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Universities will be forced to compete harder than ever to fill empty places after the release of A-Level results next week, as experts report that a dip in UK university applications means a “great year for students”.
Some Russell Group universities will lower their entry requirements in a bid to enlist students onto under-subscribed courses, sector leaders predict.
Applications to UK universities were down by 4 percent this year, due to a sharp fall in the number of applications from European Union students as well as a broader long-term decline in the size of the youth population.
As a result, ‘clearing’ – the process where students who do not achieve the grades required for their preferred university search for spaces on a rival, under-subscribed courses – will be more competitive than ever, as admissions teams scramble to fill empty places.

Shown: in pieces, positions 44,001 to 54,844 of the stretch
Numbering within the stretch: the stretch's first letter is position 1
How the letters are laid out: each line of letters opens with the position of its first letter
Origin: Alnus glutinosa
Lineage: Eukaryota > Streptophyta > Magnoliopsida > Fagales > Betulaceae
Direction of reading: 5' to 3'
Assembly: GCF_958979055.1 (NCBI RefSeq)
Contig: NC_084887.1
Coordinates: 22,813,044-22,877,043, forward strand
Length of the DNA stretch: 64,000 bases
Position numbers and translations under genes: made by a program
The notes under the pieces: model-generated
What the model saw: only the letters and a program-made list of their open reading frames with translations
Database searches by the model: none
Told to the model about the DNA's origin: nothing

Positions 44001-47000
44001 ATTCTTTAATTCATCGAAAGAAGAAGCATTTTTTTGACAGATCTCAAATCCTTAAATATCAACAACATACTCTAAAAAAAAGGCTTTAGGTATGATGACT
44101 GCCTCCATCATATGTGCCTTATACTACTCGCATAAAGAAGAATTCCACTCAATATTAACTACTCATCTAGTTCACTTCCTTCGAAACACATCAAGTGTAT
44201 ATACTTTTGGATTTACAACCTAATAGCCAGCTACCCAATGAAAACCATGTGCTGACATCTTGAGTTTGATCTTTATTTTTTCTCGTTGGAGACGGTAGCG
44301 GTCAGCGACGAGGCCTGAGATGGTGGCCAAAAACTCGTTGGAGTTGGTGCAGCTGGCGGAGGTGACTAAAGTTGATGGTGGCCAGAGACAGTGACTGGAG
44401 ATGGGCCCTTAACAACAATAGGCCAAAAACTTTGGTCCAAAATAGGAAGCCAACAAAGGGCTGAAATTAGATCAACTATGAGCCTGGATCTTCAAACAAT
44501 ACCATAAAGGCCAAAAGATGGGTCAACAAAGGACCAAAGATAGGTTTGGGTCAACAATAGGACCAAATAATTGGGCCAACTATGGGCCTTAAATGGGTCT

“Clearing will be as competitive as previous years, if not more so because of the demographic dip,”
Christine Edgar, head of student recruitment and admissions at the University of Sheffield, told Times Higher Education (THE).
“It’s going to be a great year for students,” she added.
Durham, Edinburgh, Bristol, and other top Russell Group universities are all offering places through clearing this year.
Mike Nicholson, director of student recruitment and admissions at the University of Bath, said that many universities will use their ranking in the government’s recent Teaching Excellence Framework to lure students in.
He also predicted that many of the UK’s most competitive institutions will dip into the pool of students with grades lower than they would usually accept.